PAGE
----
It has been barely 12 years since Germany broke the hearts of USA soccer fans, but that game — in the World Cup quarterfinals in 2002 — seems as if it took place a generation ago. The Americans reached the final eight, improbably, but though they outplayed heavily favored Germany in the match, they lost 1-0.
Thursday, the Americans meet the Germans again, this time in the group stage. Depending on the result between Portugal and Ghana in the group’s other game, played at the same time, the U.S. vs. Germany match could be a win-tie-or-go-home affair — a similar scenario to 2002.
American fans have grown used to their team comfortably qualifying for the World Cup and being competitive once they arrived, but 12 years ago, neither was a foregone conclusion. The Americans barely qualified for the 2002 World Cup, and when the tournament started, most pundits picked the Americans to again be embarrassed. Instead, a confident USA side strolled to a 3-0 lead in the first half of their opener, against Portugal, a team that many picked as a contender to win it all. The Americans held on for a 3-2 win that propelled them all the way to the knockout round, where they throttled Mexico 2-0 to earn a berth against the Germans.
Longtime American fans can hardly forget that game against Germany. The USA had the majority of the scoring chances, and German defender Torsten Frings used one arm on his own goal line to stop a volley from Gregg Berhalter, an illegal denial of a goal that was ignored by the referee. Germany’s Michael Ballack scored the winning goal in the 39th minute, and the result could only seem wildly unfair to American fans; the USA had created the chances, but Germany had won the game.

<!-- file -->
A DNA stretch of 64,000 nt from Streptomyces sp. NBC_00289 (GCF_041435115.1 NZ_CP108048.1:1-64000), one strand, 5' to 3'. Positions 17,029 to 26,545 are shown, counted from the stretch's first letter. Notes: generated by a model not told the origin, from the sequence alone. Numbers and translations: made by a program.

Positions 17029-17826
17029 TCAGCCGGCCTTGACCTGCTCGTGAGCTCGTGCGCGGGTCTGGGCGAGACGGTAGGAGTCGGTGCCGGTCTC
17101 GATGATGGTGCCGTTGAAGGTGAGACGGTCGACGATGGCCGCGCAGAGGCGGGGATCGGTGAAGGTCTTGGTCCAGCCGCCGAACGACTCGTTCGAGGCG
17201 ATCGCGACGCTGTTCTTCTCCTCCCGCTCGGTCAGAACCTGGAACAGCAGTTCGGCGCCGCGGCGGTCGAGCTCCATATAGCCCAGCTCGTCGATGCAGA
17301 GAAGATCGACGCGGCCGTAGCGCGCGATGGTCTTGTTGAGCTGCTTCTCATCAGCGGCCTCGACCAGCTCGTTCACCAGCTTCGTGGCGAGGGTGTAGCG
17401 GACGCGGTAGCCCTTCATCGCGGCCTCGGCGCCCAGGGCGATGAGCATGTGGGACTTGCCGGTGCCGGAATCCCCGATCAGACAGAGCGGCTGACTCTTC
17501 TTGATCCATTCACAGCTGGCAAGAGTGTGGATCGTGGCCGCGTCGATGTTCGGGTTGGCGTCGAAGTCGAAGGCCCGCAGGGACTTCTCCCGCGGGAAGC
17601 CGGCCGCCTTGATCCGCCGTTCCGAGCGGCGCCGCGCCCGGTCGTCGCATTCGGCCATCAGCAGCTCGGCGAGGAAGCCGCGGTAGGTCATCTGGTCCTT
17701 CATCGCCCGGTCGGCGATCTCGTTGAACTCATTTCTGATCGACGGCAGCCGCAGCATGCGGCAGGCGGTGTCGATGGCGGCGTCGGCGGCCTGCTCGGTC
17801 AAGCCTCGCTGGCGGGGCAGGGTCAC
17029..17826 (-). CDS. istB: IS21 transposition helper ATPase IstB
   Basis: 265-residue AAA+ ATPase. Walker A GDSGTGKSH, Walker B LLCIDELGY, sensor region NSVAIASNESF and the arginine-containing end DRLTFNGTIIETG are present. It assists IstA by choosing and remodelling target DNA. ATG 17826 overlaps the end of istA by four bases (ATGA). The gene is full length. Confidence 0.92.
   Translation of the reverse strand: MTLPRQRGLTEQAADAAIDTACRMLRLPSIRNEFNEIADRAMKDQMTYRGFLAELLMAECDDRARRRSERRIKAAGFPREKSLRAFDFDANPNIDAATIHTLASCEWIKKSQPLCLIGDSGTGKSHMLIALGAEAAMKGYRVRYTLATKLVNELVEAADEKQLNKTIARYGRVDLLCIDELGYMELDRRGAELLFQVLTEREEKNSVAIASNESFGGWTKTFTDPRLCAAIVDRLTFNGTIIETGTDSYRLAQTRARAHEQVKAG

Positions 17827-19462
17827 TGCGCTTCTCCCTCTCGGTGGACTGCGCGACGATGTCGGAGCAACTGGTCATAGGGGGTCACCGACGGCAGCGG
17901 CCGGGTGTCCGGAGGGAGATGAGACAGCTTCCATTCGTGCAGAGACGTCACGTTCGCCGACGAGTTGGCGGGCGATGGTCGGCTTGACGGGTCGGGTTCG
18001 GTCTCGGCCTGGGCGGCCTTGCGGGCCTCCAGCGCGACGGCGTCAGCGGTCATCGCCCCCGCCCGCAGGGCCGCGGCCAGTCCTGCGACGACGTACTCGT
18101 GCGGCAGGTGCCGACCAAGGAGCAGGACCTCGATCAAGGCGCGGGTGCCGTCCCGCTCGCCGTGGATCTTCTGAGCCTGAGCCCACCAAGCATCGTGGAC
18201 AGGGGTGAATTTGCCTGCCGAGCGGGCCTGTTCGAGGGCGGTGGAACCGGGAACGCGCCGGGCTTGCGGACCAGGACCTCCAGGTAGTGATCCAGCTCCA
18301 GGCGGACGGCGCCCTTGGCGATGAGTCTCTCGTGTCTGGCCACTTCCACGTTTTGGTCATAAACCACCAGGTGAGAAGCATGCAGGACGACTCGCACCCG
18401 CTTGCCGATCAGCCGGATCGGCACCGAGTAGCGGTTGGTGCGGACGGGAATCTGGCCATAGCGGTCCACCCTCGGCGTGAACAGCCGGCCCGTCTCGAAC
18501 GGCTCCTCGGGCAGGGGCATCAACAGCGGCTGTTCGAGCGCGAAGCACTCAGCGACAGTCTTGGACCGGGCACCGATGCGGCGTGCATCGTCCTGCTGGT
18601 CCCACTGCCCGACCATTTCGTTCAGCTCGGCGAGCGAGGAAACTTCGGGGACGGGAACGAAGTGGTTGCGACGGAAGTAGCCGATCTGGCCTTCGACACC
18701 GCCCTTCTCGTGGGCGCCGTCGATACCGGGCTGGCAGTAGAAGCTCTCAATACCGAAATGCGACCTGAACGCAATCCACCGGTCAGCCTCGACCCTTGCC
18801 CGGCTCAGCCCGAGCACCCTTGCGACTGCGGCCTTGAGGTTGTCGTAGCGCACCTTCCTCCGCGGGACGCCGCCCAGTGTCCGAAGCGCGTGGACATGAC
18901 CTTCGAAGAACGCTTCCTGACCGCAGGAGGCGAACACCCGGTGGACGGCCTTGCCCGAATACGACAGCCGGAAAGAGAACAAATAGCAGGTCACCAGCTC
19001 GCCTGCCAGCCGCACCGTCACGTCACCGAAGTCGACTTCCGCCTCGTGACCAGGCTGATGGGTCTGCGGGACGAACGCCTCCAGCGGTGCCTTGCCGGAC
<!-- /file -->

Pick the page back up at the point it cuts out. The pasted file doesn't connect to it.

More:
ESPN’s Michael Davies is English and, therefore, knows all about losing to Germany at soccer. He summed it up succinctly at the time, writing: “The Americans just got their hearts broken by the Germans after outplaying them. Welcome to the glorious world of international football, America.”
None of the Americans who played that day are on the 2014 roster; only DaMarcus Beasley even sat on the bench. In many ways, though, the players on this squad are just the latest pilgrims on the 12-year journey to get back to the same level of “the glorious world of international football” — and it’s the Germans that once again stand in their way.
The USA has yet to realize the promise of that unlikely quarterfinal run in 2002. That tournament was in some ways the rebirth of soccer in the USA; Major League Soccer went from contracting to expanding in the wake of the tournament, and countless people became fans of the men’s national squad, still America’s most popular soccer team. It has not led to more success for the team, though. Since that win over Mexico, the USA has not won another knockout-round game.
A win or draw Thursday would not only get the USA back into the knockout round, but also help erase the memories of that 2002 game, when the unexpected should have happened but didn’t.
Twelve years later, it is not implausible that the USA might pull off a positive result. A loss, though, could mean that Ghana or Portugal goes through — and the USA would have to go home and wait another four years, again, to surprise the world as it did in 2002.
Jon Marthaler is a Twin Cities-based writer and regular contributor to the SoccerCentric blog on startribune.com.